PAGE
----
Watch Syria’s Young Talent: refugee rappers show potential of every child
Children in conflicts, Education in emergencies
They left their home four years ago – fleeing with their family from the conflict in Syria, from the bombings and the bloodshed.
Arriving in neighbouring Lebanon as refugees, life was difficult and confusing. But eventually they were able to go back to school and begin to fulfil their potential.
Now the three Karbouj brothers are displaying their talent for rap music in a new video called Straight Outta Syria. It explores their story and shows that if they hadn’t returned to education, they would have not been able to develop their talent.
The film was launched today as part of A World at School’s #UpForSchool campaign. The video, made by Silverfish Productions, calls on the international community to support the Hope for Syria’s Young Talent petition – ensuring one million Syrian refugee children secure an education this year in Lebanon, Jordan and Turkey.
The brothers are Samir, 13, Abdulrahman, 12, and nine-year-old Mohamed, who live in Lebanon’s Bekaa Valley. Their talent was discovered while attending a learning centre run by Sonbola, an education initiative working to provide quality education and interactive learning for Syrian refugee children in the area.
“We started to sing rap two years ago,” said Samir. “We discovered rap when were switching channels on TV and heard a song that describes the situation in Syria – how they are living, how the children are not happy.”
Mohamed, Abdulrahman and Samir just love to show their rap skills
The boys began to practise and to use rap as a way of expressing their feelings.
Abdulrahman said: “I feel extremely happy and encouraged when I rap to people. I feel I am spreading happiness in the hearts of the children, especially when they imitate me.”
Parents Mohammed and Faten are incredibly proud of their children.
“They practise at home. They sing together and they study together,” said Mohammed, a 38-year-old stonemason. But there is sadness behind the joy in their children’s achievements.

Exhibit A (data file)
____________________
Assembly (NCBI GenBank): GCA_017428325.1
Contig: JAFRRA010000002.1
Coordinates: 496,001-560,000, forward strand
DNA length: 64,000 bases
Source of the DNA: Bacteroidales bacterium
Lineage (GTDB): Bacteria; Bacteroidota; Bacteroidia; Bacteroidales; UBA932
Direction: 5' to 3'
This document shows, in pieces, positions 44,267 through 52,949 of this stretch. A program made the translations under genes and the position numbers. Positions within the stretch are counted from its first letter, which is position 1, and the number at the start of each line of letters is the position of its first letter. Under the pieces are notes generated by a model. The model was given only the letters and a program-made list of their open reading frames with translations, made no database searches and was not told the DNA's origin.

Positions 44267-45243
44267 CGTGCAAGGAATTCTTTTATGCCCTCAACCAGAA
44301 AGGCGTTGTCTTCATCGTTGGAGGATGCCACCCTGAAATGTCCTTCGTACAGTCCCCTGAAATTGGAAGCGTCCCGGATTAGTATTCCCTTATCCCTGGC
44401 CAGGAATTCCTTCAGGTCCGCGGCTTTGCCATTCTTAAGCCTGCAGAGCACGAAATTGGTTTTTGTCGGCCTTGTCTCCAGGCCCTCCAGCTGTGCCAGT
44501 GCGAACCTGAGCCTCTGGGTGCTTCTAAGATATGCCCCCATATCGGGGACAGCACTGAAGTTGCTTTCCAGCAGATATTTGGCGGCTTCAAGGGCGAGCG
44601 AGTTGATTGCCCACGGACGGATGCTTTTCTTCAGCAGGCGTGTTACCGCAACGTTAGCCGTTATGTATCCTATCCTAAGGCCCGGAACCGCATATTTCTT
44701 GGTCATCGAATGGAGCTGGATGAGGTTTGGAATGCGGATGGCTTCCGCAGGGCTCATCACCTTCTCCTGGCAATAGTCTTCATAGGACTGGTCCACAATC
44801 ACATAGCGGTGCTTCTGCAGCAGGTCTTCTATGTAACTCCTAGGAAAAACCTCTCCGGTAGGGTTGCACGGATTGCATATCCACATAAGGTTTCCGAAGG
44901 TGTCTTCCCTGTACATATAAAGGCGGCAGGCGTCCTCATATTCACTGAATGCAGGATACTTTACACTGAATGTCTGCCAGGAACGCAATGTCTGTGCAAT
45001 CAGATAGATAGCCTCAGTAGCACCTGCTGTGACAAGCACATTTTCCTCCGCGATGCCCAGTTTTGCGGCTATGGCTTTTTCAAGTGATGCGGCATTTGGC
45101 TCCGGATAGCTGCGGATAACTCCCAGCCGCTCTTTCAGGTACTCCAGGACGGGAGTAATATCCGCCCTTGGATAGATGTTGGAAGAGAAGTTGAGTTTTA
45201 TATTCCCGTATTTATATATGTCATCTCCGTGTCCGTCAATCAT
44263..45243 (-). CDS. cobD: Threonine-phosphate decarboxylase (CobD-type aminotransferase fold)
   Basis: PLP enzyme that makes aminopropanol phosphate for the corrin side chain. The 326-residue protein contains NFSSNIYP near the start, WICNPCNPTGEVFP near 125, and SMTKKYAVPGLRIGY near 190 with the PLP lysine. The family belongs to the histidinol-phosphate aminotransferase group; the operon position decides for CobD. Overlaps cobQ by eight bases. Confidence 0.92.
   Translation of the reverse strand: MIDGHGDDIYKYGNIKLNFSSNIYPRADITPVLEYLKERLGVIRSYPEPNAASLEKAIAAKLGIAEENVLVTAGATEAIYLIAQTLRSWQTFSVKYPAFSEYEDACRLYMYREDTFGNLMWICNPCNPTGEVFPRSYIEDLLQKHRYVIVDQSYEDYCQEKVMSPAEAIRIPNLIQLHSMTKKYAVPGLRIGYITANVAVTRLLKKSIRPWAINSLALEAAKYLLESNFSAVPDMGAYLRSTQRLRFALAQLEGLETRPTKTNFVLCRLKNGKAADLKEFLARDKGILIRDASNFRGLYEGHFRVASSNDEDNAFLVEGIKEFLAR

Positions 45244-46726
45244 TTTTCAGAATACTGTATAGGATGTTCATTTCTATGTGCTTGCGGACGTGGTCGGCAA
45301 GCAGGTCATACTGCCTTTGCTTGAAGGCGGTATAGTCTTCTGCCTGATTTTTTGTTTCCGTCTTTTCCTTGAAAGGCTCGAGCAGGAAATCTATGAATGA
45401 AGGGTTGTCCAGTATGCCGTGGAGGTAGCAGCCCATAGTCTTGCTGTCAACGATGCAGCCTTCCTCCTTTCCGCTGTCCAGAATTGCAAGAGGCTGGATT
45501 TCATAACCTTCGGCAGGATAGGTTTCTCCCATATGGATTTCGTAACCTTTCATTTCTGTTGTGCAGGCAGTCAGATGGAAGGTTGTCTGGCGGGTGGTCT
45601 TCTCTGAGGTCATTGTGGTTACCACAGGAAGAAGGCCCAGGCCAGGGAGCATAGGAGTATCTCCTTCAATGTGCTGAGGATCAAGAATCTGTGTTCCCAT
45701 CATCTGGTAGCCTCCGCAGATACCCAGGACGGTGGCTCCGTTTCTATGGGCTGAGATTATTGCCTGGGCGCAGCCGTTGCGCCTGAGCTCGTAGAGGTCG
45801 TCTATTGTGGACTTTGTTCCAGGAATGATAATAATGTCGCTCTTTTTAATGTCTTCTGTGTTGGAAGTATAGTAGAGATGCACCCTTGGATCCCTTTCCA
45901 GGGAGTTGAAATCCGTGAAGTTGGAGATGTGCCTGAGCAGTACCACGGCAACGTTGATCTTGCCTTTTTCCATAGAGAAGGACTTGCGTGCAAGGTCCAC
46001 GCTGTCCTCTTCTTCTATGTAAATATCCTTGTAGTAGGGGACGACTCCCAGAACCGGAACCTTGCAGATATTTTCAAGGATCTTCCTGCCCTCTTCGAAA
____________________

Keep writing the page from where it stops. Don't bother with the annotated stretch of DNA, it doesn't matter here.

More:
“The kids had a beautiful life in Syria,” he said. “But we were forced to leave because our area was coming under fierce bombardment. We had to flee for our lives.”
Faten, 30, added: “I almost got hit by rockets when I was hanging out laundry at our home at Rashidieh in Aleppo. There was fire and heavy bombardment.
“It was getting so scary and there was no gas or electricty. The children used to see the rockets falling close to us day and night. They saw and heard the air raids. They witnessed everything.
Amir with Mohamed and Abdulrahman in the Bekaa Valley
“They were very scared. We tried to calm them down so that they wouldn’t get sick or troubled. Sometimes they would wake up in the night shaken by the sound of bombs.”
Amir said: “Yes, we were scared. We were playing when we heard a terrible noise. Then we heard my aunt and my mother screaming – they told us the mosque was being bombed and there was fire and black smoke. The next day, we left for Lebanon.”
The #UpForSchool campaign warns that a lack of funds could leave one million vulnerable Syrian children, living as refugees in Jordan, Turkey and Lebanon, out of school and at risk of child labour, early marriage, exploitation and extremism.
The Hope for Syria’s Young Talent petition has been launched ahead of a crucial international Syria pledging conference in London on February 4. World leaders will meet to secure the $750 million needed to fund all the school places for refugee children.
Sarah Brown, President of A World at School’s parent charity Theirworld, said: “This film poignantly tells the story of three brothers, who despite their circumstances have been able to develop their passion for rap music because they have returned to the classroom.
“However, there is a generation of young talent from Syria who will not be able to fulfil their potential because they are currently denied an education.
“We must challenge world leaders to play a part in giving the most vulnerable children in the world a life they deserve. By investing in their education we are providing hope for Syria’s Young Talent and avoiding greater problems in the future.”
Mohamed in his class at Al-Jarrahieh Public School
The Karbouj brothers are benefitting from the innovative double-shift school system in Lebanon, where local and Syrian children go to school at different times of the day.
There are currently 220,000 Syrian children using the system but there is a plan to get one million refugees into education in Lebanon, Jordan and Turkey this year. Double-shift schools are cost-effective – approximately $500 per child – and affordable because of mainly using existing school buildings.
“The kids are so happy to be studying in school,” said Faten. “I feel sad for the children who do not get an education.”
Her husband Mohammed added: “If children do not get an education they will have no future. There will be no future for Syria.
“Education will bring Syria back. This generation will rebuild Syria, this generation will protect Syria, this generation will return Syria to the way it was.”
Abdulrahman said: “School helps us to improve our talent. We are learning how to read and write and when we grow up learning will help us in rap as well. Everything in life needs studying.”